You can change the way screen looks and behaves by modifying your ~/.screenrc file. One of the first things I do is add some of my own keybindings. Examples:

Code:
bind C screen -t "ncmpc" 0 ncmpc
bind M screen -t "mutt" mutt -y
bind i screen -t "irssi" irssi
bind R screen -t '%{rb} |root' sudo -s -H
bind Q screen -t "qjots" vi ~/.quickjots
bind Y screen -t "yafc" 9 yafc
bind a screen -t "abook"  abook
bind t screen -t "torrent"
bind T screen -t "top" sudo top
bind s screen -t 'mysql' mysql -p
bind D screen -t "dict" w3m -cookie www.freedictionary.org
bind E screen -t "encyc" w3m -cookie en.wikipedia.org/wiki/Main_Page
bind N screen -t "note" note
bind P screen -t "lookup" w3m -cookie http://local.google.com/lochp
bind W screen -t "www" w3m -cookie -B
bind V screen -t 'vim' vim
bind L screen cmatrix -f -s -C blue
bind A screen -t 'mixer' alsamixer
bind m screen -t 'metasploit' ~/tools/exploits/framework-2.4/msfconsole
bind v screen -t 'vpn' sudo ~/vpn.sh


Once thing that gets old really quick if you use screen is having to type "ctrl-a n" and "ctrl-a p" to navigate between your screens. I've changed this in my config file by adding a smoother keybinding like "ctrl-left arrow" and "ctrl-right arrow. Since the keybinding is often different I'll show you how to do in your configuration file.
  • open up in and editor ~/.screenrc. I think this will work with any editor but know it will for sure with vim.
  • Now you want to type something similiar to this:
    Code:
    bindkey "^[Oc" next
    bindkey "^[Od" prev

  • The thing that might be different is the "^[Od" part. To get the right code you need to press "ctrl-v" then keep holding down the ctrl key and press one of the arrow keys.


Another thing you can do is modify the "hardstatus" in your screenrc file. This is how you can add the tabbed menu at the bottom like in my examples above. Here is what my hardstatus line looks like. To get a grasp on how to change the variables and colors read the man page.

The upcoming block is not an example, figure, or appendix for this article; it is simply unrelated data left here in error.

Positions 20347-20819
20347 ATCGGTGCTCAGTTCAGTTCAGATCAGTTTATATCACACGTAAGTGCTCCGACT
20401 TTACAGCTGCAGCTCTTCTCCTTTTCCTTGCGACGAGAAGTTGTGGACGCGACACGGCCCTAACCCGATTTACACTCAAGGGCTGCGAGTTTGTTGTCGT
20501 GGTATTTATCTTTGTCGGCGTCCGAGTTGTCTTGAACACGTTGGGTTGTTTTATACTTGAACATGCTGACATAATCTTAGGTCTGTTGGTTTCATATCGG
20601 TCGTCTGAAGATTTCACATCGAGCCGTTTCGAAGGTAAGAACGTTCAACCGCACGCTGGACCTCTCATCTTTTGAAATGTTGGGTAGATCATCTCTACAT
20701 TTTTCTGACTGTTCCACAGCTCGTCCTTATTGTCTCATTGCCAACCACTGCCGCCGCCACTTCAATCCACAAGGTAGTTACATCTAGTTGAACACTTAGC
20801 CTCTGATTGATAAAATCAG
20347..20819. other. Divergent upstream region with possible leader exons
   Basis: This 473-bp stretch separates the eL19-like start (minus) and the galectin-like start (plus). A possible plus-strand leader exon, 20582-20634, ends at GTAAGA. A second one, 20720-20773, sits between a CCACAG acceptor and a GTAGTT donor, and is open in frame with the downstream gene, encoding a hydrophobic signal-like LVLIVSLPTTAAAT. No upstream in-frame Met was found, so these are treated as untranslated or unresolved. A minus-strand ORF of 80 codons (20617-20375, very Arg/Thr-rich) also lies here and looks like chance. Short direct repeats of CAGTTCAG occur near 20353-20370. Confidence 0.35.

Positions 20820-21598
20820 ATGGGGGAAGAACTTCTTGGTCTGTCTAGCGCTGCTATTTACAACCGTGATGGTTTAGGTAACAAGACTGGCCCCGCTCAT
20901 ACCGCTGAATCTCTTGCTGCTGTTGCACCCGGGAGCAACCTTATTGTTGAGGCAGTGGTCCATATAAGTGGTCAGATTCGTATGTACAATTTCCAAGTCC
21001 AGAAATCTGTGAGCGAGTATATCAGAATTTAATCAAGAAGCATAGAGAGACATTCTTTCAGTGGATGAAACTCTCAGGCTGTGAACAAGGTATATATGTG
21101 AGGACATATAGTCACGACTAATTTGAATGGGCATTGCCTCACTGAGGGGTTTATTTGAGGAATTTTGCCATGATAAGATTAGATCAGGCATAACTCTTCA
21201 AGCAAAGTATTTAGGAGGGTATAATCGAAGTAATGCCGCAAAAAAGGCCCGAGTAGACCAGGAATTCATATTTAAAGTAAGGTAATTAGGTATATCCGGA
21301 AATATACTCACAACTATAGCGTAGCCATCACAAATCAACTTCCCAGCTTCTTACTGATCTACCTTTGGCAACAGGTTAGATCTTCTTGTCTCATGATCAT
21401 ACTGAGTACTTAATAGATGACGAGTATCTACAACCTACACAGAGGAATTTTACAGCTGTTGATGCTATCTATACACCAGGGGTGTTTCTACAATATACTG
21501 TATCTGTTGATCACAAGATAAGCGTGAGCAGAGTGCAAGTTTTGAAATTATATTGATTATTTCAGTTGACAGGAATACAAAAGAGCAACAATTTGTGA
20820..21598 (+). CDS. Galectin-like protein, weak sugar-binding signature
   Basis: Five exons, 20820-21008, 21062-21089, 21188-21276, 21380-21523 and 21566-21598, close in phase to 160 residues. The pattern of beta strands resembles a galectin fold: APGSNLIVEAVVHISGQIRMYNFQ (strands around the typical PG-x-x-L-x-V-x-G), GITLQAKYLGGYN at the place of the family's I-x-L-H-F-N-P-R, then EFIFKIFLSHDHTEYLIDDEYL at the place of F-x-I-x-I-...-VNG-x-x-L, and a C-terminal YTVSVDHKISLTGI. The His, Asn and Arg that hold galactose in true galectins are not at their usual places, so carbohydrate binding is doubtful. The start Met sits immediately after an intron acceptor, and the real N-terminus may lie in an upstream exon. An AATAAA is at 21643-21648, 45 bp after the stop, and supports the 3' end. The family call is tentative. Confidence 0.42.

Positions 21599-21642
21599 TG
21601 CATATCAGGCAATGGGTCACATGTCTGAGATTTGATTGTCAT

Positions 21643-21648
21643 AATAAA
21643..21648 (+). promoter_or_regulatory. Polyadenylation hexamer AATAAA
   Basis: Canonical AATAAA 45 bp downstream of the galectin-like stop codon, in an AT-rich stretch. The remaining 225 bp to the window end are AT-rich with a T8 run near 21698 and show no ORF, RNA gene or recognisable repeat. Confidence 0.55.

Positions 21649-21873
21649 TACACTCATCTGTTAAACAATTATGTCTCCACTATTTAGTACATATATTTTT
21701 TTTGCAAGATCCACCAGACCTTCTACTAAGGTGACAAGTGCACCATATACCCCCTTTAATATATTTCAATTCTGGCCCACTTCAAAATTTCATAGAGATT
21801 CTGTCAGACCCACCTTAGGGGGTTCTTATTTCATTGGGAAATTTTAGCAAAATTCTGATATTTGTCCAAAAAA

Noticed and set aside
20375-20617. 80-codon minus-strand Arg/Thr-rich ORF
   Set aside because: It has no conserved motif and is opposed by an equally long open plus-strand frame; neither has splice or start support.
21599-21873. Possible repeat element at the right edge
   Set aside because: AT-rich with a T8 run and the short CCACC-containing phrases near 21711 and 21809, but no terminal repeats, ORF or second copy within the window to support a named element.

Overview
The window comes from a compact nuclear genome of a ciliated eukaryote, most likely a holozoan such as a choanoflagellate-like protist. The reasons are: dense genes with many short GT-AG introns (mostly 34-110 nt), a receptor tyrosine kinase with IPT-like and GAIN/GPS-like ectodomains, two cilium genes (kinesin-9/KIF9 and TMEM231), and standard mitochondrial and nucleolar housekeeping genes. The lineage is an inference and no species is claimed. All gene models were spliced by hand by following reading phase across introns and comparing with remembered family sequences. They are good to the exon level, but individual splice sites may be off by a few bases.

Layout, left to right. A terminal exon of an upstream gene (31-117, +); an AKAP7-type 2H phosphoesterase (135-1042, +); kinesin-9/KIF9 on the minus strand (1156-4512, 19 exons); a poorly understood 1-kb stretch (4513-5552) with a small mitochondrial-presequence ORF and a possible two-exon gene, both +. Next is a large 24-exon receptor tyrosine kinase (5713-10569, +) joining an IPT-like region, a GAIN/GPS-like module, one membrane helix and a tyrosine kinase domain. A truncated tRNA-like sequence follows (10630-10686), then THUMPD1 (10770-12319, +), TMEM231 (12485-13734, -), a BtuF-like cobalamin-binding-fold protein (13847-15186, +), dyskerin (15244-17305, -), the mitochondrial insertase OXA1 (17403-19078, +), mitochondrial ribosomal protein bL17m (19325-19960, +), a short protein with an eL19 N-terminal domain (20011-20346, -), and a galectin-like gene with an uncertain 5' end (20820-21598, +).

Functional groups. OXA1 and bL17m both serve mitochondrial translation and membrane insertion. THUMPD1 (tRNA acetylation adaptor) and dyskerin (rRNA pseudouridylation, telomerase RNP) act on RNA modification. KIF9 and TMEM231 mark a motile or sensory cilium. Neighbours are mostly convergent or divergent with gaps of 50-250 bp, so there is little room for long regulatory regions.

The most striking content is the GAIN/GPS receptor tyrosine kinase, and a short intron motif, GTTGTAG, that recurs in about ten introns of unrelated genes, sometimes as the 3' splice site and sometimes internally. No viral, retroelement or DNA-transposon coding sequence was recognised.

Code:
hardstatus alwayslastline "%{dw} \\\\ %{dB}%50`%{dw} \\---\\\\ %{dB}%-w%-u%50>%{Kw}%n-%t%{dB}%+u%+w%<%> %{dB}\\%=%{dw}\\\\%{dB} Time:%{dw}%C %{dB}%D%{dw} \\"
sorendition = wb


You can also execute commands and use the output in the hardstatus by using "backtick". Add somthing like this in your .screenrc:

Code:
backtick 50 0 0 hostname


Now anywhere in the hardstatus like you put "%50`" the output of the command hostname will magically appear there.

Here is another creative example in how to put your outside weather in screen ;).

Add a similiar entry in your crontab:

Code:
  */15    *       *       *       *       curl -s http://weather.noaa.gov/weather/current/ABCD.html | grep 'F (' | head -n 1 | awk {print $3 " " $4}' > /tmp/temperature


Create a similiar script:

Code:
#!/bin/sh
while :
do
    cat /tmp/temperature
    sleep 16m
done


And then add a "backtick" into your screenrc kind of like this:

Code:
backtick 52 0 0 watch-weather


Now where every you put "%52`" in the "hardstatus line" your current weather will be displayed. example:

Code:
hardstatus alwayslastline "%{dr} %D %C%A %{dd} %{Bw}%-w%{db}%50>%n %t%{dw}%+w%<%>%{dd} %=5%{wB} (%{wr}%52`%{wB})%{wr}   %50` "


Well anyhow that's it for my "simple yet semi-thorough" turorial on using screen. It's just one of those command line applications, like vim for example, that the more you play with it the more you see what it can do.
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lucapost
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PostPosted: Sat Apr 19, 2008 10:12 am    Post subject: Reply with quote

I have a problem to set background/foreground color via hexadecimal syntax in ~/.screenrc .
Can you help me?
This is my caption:
Code:
caption always '%{wb}%?%-Lw%?[%n*%f%t%?(%u)%?]%?%+Lw%?%? %-= @%H'

What can I change this in hex ???
Code:
%{wb}   >>> %{ ???????? }